I have a total of $12,514.34 in school loans between three loans with Navient. Loan 1-03 is subsidized and has a total balance of $2072.68 left with an interest rate of 4.5%. On loan 1-02 (unsubsidized) I have a balance of $5459.83 with an interest rate of 6.8%. My last loan 1-04 I owe $4991.32 (also unsubsidized) with an interest rate of 7%.
I signed up for IBR a while ago and am still apparently on it. If I keep paying the minimum payment I will have it payed off in 2023. I am not sure if they are federal loans but I think so. I couldn’t tell by looking on my account online.
I am writing because I am highly considering considering refinancing my existing student loans. My goal is to have a lower interest rate and hopefully a lower monthly balance. I pay about $150 for the last two loans and I have paid extra on my first loan so I don’t currently owe on that.
I have worked my butt off and paid off over half the balance already. However, I have more responsibilities now (I bought my first house, have a car payment and have my first child on the way).
I do not know enough about refinancing school loans to be able to make an informed decision. What are the pros? Cons? Is it better to just chuck away and make payments? If it is better to refinance, do you recommend any company?
I really appreciate your advice, I am an avid reader of your newsletters and articles.
Well thank you for being an avid reader. That’s awesome.
The easiest way to tell if your loans are federal or not is just to login to the National Student Loan Data System (NSLDS) and take a peek. If the loan is listed there, it’s federal.
But since you said you enrolled in the IBR, that’s only for federal loans so that might be an additional clue.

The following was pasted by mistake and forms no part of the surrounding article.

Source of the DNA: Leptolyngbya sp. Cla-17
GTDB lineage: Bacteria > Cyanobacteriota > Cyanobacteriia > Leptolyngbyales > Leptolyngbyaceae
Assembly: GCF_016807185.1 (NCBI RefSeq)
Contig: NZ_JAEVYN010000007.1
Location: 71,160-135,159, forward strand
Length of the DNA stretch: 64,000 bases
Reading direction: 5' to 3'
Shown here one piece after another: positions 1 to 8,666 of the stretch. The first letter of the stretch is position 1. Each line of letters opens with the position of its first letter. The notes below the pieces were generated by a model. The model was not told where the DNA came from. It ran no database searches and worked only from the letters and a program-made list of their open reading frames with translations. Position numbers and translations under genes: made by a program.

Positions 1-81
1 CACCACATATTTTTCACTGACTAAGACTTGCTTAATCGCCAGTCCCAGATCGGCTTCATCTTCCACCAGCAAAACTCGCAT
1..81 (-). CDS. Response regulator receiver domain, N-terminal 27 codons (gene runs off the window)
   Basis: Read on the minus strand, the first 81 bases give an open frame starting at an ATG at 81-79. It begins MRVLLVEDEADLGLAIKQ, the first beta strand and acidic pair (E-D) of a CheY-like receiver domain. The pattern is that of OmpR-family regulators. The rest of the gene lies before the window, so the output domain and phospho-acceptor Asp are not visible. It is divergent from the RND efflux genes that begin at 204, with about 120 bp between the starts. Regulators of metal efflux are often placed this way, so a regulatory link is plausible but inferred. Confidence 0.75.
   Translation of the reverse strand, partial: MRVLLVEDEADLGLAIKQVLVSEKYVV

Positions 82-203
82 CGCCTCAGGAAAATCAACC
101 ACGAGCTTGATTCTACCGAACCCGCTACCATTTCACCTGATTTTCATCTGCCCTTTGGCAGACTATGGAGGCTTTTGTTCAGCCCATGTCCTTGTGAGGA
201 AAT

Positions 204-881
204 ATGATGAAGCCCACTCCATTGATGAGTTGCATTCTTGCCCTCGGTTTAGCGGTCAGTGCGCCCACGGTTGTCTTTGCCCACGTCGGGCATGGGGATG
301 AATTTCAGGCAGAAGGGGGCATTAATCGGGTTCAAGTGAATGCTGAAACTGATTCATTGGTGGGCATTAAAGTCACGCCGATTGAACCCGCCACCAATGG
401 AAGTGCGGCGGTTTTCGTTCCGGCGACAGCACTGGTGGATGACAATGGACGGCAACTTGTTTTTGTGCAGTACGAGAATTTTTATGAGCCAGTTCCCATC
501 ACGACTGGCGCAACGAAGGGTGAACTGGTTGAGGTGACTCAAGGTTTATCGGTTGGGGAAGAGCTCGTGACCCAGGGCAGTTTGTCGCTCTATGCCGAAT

I’m not certain you’d find a much better rate than what you have with the Direct Loan for consolidation. The interest rate is dictated by law.
If you attempted to get a private loan to consolidate the federal loans you would be converting federal student loans to private student loans and lose all your forgiveness opportunity and income driven payment choices. It would be a bad move.
So the path to get everything consolidated into the lowest cost income driven repayment program is to follow this procedure as described by the Department of Education.
“You apply for a Direct Consolidation Loan through StudentLoans.gov. This process offers both electronic and paper options. You can complete the electronic application as explained below or you can download and print a paper application from StudentLoans.gov for submission by U.S. mail.
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Once you sign in to StudentLoans.gov, you will be able to electronically complete the Federal Direct Consolidation Loan Application and Promissory Note. The electronic application on StudentLoans.gov consists of the following five steps:
1. Choose Loans & Servicer
2. Repayment Plan Selection
3. Terms & Conditions
4. Borrower & Reference Information
5. Review & Sign”
Now keep in mind, at the end of the 20 to 25-year IBR repayment period your loans are not paid off, but forgiven. As it stands now that forgiveness may be considered as taxable income. Additionally, if you don’t stick with the IBR or similar program you can get caught in this trap.
You ask what the best approach is and that’s a tough question. When you have competing goals there has to be some tradeoff. For example, a lower monthly payment now through an income driven repayment program would be be best if you need the room in your budget to be able to save or contribute towards your retirement.
If the goal is to payoff the loans in a reasonable period of time then the standard 10-year repayment plan is a good approach.
Your best bet is to let the math provide you a clue what makes sense for you. Consider your current income and expenses and compare that with your current and future obligations and goals.
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